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A lone star adorns the Texas state flag and the state seal. It appears on the U.S. Mint’s Texas commemorative quarter, and it is the state’s official gemstone cut. Texas is the Lone Star State because we Texans are proud of our beginnings as an independent republic. According to history and mythology, nothing symbolizes Texas’ spirit more eloquently than a lone five-pointed star.
But who first came up with the idea of the lone star, and who was the first person to use the lone star as a symbol of Texas?
A lone star showed up as a symbol of Texas as early as 1819 on the flag of the ill-fated Long Expedition, an early attempt by Anglo Americans, led by James Long, to wrest control of Texas from Spain. That flag, believed to be the first Texas flag to feature a single star, incorporated 13 alternating red and white stripes with a single white star in the upper left corner. Eli Harris, a frontier Texas printer and a leader of the Long Expedition, believed he invented the symbol and wrote to Texas President Mirabeau Lamar to that effect in 1841. “I established the flag which you now use,” he wrote. “I was proud of being the man to establish the star and flag of Texas.”
George Childress, author of the Texas Declaration of Independence, adopted a resolution at the general convention of the provisional government in 1836 resolving that “a single star of five points, either of gold or silver, be adopted as the peculiar emblem of this republic.” The Texas Congress officially adopted the current lone star flag on January 25, 1839.
According to Houston numismatist James Bevill, the lone star—five-pointed with a dot in the middle—originated with an obscure San Antonio minter in 1817 when the central government in Mexico authorized a series of coins to be minted in San Antonio for local use.
In his 2009 book, Paper Republic: The Struggle for Money, Credit and Independence in the Republic of Texas, Bevill wrote that the star on the reverse side of the humble jola “brings us back to the very essence of Texas symbolism.” (Jola is Spanish slang for a coin of small denomination.)
Acting Spanish Gov. Manuel Pardo received authorization from Mexico City to strike small copper coins for San Antonio (then known as San Fernando de Bexar) and selected Manuel Barrera, a local merchant and administrator, to produce 8,000 jolas. These were worth ½ real, which would be about a nickel today. The copper jolas measured 15–20 millimeters in diameter with the minter’s initials and “½” on the obverse, or front of the coin. On the reverse was a five-pointed star with a raised dot in the center.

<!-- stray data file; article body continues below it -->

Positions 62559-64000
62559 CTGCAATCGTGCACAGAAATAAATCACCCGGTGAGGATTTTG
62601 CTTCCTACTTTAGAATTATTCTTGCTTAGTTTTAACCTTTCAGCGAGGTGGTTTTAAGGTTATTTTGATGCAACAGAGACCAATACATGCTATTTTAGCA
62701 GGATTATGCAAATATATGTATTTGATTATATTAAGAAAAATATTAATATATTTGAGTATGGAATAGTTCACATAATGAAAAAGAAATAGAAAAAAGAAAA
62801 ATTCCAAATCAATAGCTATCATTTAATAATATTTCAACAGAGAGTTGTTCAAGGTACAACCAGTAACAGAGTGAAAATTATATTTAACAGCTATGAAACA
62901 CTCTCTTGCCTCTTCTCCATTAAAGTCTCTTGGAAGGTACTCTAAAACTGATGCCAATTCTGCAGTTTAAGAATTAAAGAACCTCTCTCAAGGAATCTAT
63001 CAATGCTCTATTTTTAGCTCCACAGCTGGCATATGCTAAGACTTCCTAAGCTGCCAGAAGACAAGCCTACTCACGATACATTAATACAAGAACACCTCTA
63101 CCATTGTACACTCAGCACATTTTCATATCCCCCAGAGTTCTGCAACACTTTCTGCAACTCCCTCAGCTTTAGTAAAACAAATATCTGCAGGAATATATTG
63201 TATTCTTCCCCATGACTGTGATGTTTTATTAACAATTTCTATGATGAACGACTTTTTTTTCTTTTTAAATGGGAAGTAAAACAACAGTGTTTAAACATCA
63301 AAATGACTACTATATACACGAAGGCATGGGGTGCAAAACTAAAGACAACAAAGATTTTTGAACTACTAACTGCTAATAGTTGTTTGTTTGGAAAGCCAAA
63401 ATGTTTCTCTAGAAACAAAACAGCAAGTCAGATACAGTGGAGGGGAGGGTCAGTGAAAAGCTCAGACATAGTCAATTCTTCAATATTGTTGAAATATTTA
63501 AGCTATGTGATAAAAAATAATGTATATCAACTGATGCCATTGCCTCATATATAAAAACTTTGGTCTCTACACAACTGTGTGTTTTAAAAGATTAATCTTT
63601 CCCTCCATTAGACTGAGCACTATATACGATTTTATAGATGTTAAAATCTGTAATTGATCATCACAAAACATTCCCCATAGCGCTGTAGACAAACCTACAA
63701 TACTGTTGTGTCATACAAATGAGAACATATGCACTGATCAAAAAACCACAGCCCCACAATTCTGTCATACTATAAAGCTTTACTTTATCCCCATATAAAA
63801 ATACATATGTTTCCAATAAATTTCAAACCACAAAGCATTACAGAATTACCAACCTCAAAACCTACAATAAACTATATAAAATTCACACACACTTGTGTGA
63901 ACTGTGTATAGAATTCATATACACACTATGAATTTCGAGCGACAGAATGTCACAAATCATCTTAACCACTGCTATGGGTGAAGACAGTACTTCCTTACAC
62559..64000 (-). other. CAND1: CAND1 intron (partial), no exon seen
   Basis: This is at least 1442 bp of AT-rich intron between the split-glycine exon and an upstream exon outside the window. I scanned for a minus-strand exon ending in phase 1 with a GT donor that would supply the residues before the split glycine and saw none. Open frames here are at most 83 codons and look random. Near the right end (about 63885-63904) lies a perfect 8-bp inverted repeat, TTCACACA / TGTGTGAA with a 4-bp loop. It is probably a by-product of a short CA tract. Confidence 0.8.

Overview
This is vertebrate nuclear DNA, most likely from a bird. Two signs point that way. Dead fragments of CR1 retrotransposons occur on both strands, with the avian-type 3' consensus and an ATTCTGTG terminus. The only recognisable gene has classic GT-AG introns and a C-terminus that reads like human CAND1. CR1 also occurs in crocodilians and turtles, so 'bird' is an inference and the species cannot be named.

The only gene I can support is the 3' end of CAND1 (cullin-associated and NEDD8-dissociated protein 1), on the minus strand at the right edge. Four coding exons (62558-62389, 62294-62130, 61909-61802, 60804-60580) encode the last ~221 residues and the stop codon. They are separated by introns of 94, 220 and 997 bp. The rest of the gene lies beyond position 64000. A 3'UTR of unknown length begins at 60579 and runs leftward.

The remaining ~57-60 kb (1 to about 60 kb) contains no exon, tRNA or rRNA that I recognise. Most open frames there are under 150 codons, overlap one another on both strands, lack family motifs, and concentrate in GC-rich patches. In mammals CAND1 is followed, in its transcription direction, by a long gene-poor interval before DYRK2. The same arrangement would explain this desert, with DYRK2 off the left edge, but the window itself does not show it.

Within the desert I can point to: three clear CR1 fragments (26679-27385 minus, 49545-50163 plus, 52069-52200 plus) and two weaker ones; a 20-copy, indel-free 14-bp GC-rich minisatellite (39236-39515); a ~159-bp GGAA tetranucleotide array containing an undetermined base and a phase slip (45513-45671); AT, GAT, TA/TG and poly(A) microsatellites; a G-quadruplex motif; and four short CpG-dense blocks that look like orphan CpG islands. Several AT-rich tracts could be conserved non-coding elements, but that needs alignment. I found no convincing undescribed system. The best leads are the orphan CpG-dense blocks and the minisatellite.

“It’s hard to say where the influence for a lone star came from,” Bevill says. “These were Spanish coins, after all. We don’t know if the design was done by Barrera or his helper or maybe the alcalde. But that was the first time the lone star representing what is today Texas first appeared.”
The Mexican government withdrew Barrera’s authority to mint the coins after about 20 months, possibly because minting coins in 1817 was difficult and the volume required presented a challenge. Barrera would have been using a steel die, or mold, to strike an imprint on the blank copper planchet (metal disc from which coins are made) with a hammer. The authority to mint the coins went to José Antonio de la Garza in 1818.
No records confirm how many jolas Barrera and Garza actually minted, but only nine of the crude coins survived. A collector found five of the nine 1817 jolas in 2004 in a coin shop.
The 1817 jolas preceded the Long Expedition by two years and the Texas revolution by almost two decades. So what did the lone star flag and emblem represent before it represented Texas as an independent republic?
According to Alamo historian and curator Bruce Winders, in vexillology—the study of flags—stars traditionally represented kingdoms or sovereigns until the end of the 18th century, when the star became a symbol of republican ideology and thus a good fit for the fledgling Texas government.
But, Winders noted, before Texas was the Lone Star State, it shared a flag—and a star—with the Mexican province of Coahuila. That flag was green, white and red with two gold stars in the middle of a white stripe.
“Prior to the Texas revolution, the Texas star flew alongside the star of Coahuila because Texas lacked a sufficient population for separate statehood as established by the Constitution of 1824,” Winders wrote in an email. “Officials designated it the Department of Texas and attached it to Coahuila for purposes of governance.”
Bevill says the lone star on the jolas might have carried the same symbolism as the flag. “There were Americans in San Antonio de Bexar who thought of Texas as having a separate identity from Mexico,” he explained.
The idea of a Lone Star State might have been a case of Eli Harris and George Childress thinking alike, but Bevill’s research makes it clear that the 1817 and 1818 coins with the five-pointed star and the distinctive raised dot in the middle created the first imprint of a lone star on Texas, the country and the world.
Clay Coppedge, a member of Bartlett EC, lives near Walburg.